|Title||The role of cracks in the nonlinear interaction of a P-wave with an S-wave|
|Publication Type||Conference Proceedings|
|Year of Conference||2016|
|Authors||Malcolm, A, Fehler, M|
|Conference Name||SEG International Exposition and 86th Annual Meeting|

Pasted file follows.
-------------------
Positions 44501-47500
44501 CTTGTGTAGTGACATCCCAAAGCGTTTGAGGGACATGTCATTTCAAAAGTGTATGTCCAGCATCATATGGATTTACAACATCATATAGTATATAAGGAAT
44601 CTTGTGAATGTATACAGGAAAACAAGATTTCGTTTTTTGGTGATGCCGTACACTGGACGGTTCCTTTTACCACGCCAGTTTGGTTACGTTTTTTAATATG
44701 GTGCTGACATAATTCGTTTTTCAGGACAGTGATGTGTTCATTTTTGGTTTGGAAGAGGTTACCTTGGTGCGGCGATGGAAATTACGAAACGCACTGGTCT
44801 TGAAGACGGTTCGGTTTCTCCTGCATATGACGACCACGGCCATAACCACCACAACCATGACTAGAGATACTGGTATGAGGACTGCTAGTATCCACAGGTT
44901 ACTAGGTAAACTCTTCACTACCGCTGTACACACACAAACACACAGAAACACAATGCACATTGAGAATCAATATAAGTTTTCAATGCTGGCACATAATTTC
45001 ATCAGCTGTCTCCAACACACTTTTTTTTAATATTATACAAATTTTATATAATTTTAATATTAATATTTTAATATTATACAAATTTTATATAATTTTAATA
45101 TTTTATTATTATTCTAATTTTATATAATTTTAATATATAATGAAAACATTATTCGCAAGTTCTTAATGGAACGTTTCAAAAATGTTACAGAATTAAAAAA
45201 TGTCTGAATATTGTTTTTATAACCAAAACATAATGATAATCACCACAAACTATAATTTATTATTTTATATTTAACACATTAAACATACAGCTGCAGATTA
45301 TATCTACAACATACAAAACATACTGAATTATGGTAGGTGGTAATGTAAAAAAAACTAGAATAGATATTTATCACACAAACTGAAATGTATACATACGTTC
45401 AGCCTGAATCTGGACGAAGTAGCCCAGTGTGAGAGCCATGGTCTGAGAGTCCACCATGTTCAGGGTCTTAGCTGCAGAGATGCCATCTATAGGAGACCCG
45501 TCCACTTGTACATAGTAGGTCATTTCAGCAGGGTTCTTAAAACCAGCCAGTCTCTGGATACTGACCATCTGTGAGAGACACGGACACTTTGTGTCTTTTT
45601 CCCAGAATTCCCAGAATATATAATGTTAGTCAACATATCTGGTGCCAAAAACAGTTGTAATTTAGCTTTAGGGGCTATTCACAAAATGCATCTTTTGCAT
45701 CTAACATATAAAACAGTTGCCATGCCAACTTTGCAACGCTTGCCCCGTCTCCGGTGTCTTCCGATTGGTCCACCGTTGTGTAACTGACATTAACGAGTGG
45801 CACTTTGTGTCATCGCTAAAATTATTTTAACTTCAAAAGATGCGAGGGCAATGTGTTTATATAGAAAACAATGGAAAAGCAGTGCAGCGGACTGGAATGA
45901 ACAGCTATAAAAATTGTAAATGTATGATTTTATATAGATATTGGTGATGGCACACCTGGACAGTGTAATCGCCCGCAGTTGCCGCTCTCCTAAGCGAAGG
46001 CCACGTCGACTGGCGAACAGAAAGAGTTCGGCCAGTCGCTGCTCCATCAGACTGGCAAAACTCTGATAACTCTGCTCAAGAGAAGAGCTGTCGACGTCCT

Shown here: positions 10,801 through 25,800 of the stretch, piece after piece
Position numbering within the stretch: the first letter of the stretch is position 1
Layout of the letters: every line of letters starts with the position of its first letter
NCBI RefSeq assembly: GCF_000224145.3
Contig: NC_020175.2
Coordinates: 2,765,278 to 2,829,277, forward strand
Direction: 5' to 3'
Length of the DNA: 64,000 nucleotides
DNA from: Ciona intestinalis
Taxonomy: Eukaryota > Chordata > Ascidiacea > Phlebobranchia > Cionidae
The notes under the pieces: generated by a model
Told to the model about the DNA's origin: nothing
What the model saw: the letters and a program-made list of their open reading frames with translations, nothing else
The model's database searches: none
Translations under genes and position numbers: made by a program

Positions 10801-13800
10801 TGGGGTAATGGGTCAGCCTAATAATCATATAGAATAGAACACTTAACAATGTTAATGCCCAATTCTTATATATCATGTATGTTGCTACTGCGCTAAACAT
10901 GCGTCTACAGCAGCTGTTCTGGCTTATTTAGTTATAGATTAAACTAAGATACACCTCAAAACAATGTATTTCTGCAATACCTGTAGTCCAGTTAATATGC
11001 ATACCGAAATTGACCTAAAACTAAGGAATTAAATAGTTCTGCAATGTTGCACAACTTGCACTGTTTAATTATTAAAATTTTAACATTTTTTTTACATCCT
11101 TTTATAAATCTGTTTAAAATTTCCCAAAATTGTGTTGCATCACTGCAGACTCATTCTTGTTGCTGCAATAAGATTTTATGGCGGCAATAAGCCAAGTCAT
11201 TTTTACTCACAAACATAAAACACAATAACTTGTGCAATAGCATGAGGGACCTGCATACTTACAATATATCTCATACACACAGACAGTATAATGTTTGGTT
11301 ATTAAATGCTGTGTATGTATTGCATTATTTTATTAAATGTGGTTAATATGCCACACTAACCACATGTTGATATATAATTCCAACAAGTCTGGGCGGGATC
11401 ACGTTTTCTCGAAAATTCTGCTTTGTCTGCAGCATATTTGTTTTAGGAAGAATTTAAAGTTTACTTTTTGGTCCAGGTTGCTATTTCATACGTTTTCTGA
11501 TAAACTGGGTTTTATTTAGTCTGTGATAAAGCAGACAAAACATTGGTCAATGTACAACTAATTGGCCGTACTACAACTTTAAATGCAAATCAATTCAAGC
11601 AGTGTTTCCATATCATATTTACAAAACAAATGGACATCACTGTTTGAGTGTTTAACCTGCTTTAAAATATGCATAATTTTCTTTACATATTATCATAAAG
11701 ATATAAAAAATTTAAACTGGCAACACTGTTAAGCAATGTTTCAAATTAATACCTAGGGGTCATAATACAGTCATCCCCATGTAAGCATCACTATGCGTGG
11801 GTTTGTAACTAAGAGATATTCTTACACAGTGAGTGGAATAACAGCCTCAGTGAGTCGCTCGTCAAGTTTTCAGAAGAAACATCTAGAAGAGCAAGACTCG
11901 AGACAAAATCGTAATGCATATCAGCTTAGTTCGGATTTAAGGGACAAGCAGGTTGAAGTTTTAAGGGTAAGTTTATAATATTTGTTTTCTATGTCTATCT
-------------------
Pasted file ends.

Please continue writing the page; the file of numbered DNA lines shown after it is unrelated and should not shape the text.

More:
Cracks play a key role in our ability to produce oil and gas, from microscale cracks that enable permeability in tight formations to faults and fractures that compartmentalize reservoirs; our ability to sense and understand them remotely is thus of key importance. We explore the role that cracks play in the nonlinear interaction of propagating waves. We present a laboratory experiment in which a strong S-wave slightly changes the velocity of a lower amplitude P-wave, and use a rock sample with aligned fractures to demonstrate that this signal is strongly dependent on fracture orientation. We build on the linear slip theory to show that the propagating S-wave is indeed able to open the cracks that the P-wave velocity will be most sensitive to. This gives firm, direct evidence that cracks are a controlling factor in the nonlinear elastic properties of rocks, and opens up the possibility of using such signals to remotely map fracture orientations.